White-tailed deer spatial ecology during hunting season in Nebraska

Deer with GPS collar

White-tailed deer spatial ecology during hunting season in Nebraska

Undergraduate Student


Funding Source(s)


The 9 days of Deer rifle season in Nebraska might be more special to some than any other time of year. These 9 days give hunters the opportunity to harvest the trophy buck they've been watching and waiting for. They’ve done their homework and should know exactly where that deer will be opening morning. Then opening morning comes around and there is not a deer in sight, and they don’t see that trophy buck again until after sunset on closing day. They sit there and wonder how can the deer sense when to change up their movements to avoid the hunting season. This study aims to do just that I am hoping to bridge the gap that currently exists in our understanding of deer diurnal and nocturnal movements and resource selection prior to, during, and post rifle season in Nebraska to better understand when where and why they move to these certain areas.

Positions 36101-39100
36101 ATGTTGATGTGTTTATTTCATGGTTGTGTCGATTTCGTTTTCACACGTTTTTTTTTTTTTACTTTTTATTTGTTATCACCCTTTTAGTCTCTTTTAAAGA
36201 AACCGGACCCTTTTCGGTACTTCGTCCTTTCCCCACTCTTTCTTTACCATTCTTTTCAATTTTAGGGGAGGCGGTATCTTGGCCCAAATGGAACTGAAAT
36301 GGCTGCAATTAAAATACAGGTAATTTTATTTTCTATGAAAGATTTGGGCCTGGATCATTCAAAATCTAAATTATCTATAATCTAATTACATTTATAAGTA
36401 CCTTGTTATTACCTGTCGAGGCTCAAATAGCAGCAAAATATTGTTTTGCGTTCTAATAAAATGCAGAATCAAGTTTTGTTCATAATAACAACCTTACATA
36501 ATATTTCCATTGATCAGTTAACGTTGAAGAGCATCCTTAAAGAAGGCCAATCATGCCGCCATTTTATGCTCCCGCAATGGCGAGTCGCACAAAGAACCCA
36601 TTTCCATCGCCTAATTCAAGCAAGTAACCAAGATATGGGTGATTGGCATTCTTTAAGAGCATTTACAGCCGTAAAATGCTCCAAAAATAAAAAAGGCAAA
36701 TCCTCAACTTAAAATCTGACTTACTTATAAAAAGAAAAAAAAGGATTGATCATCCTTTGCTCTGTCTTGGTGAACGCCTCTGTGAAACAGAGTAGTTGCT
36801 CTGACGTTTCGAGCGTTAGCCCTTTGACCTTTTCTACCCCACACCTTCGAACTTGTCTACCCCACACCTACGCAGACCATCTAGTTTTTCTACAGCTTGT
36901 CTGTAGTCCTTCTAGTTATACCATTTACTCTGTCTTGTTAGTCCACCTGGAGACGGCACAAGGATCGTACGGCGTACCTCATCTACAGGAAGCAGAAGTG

By using minimum convex polygons, and Arc GIS mapping technology to convert Longitude and latitude readings into spatial data points and analyze the deer’s nocturnal and diurnal movements over the pre, during, and postseason. With Nebraska being 97% privately owned lands and 92% of that being dedicated to some form of agriculture. This information will be critical to land managers and biologists interested in improving deer management in these highly fragmented agricultural landscapes and also to hunters looking to diversify their hunting strategies. 

Throughout the course of my UCARE project, I have found that there is currently no statistical significance in conjunction with diurnal and nocturnal movements and the current deer rifle season. It was also found that there is no statistical significance in the correlation between the deer’s’ movements and if it’s pre, during, or post rifle season. After analyzing the data and researching previous studies that do have scientific evidence that rifle season has an effect on deer movement. I believe some detail had an effect on this group’s movement, now I am working towards figuring out exactly what that detail would be. I am going to be diving deeper into the more fine-scaled aspects of the landscape and running examining aspects such as resource selection, and movement metrics to see if this could provide a better explanation of what is actually causing the population to move the way they do. 

Project Recognition:

Kaitlyn Dolzer's project was selected as one of the top undergraduate research projects in the College of Agricultural Sciences and Natural Resources.